· Features

HR editorial team tries... standing desks

Health professionals are adamant that sitting all day is bad for health and productivity. We put that to the test

Sitting is as bad for you as smoking.” As headlines go it’s a pretty terrifying one, especially for those of us who spend most of our working days tied to our desks. It was James Levine, director of the Mayo Clinic, who coined it, warning: “We are sitting ourselves to death.”

While as the inventor of the treadmill desk Levine does have a vested interest here, there’s no doubt the active working movement is picking up pace. According to Gavin Bradley, founder of wellness organisation Active Working: “The average office worker sits for 10 hours a day and 70% of this sitting time takes place at work. Researchers have long warned that prolonged sitting is dangerous; associated with a significantly higher risk of heart disease, diabetes, obesity, cancer, depression, and muscle and joint problems.”

Active Working is campaigning to get people moving in the workplace. “Our first order of business is to get people to spend two hours of their work day not sitting,” says Bradley, whether that’s holding walking meetings or using sit/stand desks.

The HR magazine team decided to take the latter (a Pro Plus 36 Varidesk) for a spin. Would it make us more productive and miraculously healthier? Or would we just end up with sore feet? Read on to find out...

Bek Frith, reporter

On the first day of using the standing desk I was genuinely worried I was annoying my colleagues with the frequent sounds coming from my bones. My spine creaked, my legs clicked, and my hips made an unusual ticking sound whenever I moved.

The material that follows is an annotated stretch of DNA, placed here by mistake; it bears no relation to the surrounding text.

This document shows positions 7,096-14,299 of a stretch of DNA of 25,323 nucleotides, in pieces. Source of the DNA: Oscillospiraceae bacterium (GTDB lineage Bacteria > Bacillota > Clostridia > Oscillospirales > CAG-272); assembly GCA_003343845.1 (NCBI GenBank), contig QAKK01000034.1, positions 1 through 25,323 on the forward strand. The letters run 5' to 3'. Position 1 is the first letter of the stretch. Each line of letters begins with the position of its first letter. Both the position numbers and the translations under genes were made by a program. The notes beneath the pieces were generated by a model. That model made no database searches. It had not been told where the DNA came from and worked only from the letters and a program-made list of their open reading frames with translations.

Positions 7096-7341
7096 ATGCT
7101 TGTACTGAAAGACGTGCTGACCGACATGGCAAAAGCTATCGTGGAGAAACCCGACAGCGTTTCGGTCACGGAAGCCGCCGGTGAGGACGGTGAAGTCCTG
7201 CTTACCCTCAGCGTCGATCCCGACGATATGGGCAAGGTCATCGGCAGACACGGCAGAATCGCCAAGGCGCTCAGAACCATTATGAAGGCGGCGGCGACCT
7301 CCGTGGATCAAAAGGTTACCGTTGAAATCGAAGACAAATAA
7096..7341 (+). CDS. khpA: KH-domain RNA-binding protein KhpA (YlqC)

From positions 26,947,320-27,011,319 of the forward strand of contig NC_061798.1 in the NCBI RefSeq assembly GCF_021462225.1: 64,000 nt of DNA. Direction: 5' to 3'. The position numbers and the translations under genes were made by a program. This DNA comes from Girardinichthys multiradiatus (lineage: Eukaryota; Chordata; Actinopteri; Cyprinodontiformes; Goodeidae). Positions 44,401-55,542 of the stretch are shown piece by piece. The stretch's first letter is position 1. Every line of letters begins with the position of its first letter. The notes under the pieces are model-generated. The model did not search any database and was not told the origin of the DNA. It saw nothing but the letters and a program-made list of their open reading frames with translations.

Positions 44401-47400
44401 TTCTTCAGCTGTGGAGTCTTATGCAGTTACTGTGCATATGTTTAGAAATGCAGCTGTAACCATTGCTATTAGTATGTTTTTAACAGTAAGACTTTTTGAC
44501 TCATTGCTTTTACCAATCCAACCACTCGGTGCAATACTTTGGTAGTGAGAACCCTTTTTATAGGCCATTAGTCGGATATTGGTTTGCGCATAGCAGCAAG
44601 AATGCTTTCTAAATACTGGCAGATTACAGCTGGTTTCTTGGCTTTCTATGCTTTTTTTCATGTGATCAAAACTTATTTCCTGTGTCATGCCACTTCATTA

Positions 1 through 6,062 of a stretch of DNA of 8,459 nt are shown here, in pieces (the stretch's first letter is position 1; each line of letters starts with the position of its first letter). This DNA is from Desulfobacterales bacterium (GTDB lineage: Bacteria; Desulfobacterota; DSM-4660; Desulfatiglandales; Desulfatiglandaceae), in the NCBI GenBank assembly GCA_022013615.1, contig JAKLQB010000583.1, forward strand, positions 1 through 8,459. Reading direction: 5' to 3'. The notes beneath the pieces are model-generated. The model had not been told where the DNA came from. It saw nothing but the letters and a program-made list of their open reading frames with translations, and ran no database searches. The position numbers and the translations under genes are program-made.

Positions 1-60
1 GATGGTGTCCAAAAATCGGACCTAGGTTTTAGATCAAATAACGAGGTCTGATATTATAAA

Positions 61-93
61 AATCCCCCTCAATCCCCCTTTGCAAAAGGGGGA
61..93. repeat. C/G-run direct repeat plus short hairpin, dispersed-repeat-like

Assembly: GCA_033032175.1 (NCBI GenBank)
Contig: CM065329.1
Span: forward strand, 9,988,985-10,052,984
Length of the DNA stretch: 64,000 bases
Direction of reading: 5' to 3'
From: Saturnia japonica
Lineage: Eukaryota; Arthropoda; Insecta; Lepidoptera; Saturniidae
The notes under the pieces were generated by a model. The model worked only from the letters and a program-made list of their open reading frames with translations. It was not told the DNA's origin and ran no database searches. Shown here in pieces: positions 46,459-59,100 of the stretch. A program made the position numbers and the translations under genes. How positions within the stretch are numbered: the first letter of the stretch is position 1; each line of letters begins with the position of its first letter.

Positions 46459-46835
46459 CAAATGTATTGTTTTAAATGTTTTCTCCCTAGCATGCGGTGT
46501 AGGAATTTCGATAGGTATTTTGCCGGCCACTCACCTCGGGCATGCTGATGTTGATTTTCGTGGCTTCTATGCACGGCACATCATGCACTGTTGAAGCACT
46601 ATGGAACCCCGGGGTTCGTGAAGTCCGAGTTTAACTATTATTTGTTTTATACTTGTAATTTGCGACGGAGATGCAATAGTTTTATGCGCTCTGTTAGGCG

It has only been nine months since I stopped working in a café at the weekends – on my feet for hours at a time – but already the effects of sitting on my bum for most of the day have become apparent. On this first day I was painfully aware that while I had a good view of the office, they all had a good view of me. At first I was self-conscious; trying to demonstrate good posture while standing in ways that hid my obvious passion for carbohydrates. However, after a few hours I swallowed my pride and allowed myself to stand more naturally, and felt far better for it.

Some people claim that a standing desk has helped to improve their concentration, but that definitely did not apply to me. While I found phone calls, research, and firing off emails just fine when standing, when it came to serious, fingers-to-keyboard action I couldn’t focus unless I’d moved the device into the sitting position.

However, a warning: anyone who sees you with it in the sitting position will gleefully ask if it has defeated you. Or encourage you to get back on to your weary feet.

Jenny Roper, deputy editor

This was it. Today was the day. The day my working life would be revolutionised. Nay, the day I discovered the secret… to longer life.

My thoughts and feelings at the end of the day? Most accurately: ‘meh’. And also: ‘ouch’. I was fine when standing, but every time I set off walking I discovered my feet felt like I’d been pounding the high street all day – and without several ill-advised Topshop purchases and a disgruntled boyfriend to show for it…

A cursory bit of research revealed I’d apparently been doing standing all wrong – an unnerving revelation circa 27 years in... Most standing desk gurus recommend a nice cushiony standing mat, or at the very least wearing trainers.

I also discovered through my research that slouching on one hip is a no-no, and that I should be, and I quote, “constantly engaging my core”.

And so perhaps my verdict should be ‘needs more practice’ (and possibly gym workouts). The real issue was that I didn’t feel that much more productive to when I’m sat down. And I found it near impossible to do any kind of more open-ended pondering and planning (deciding which Topshop purchases to return, for example).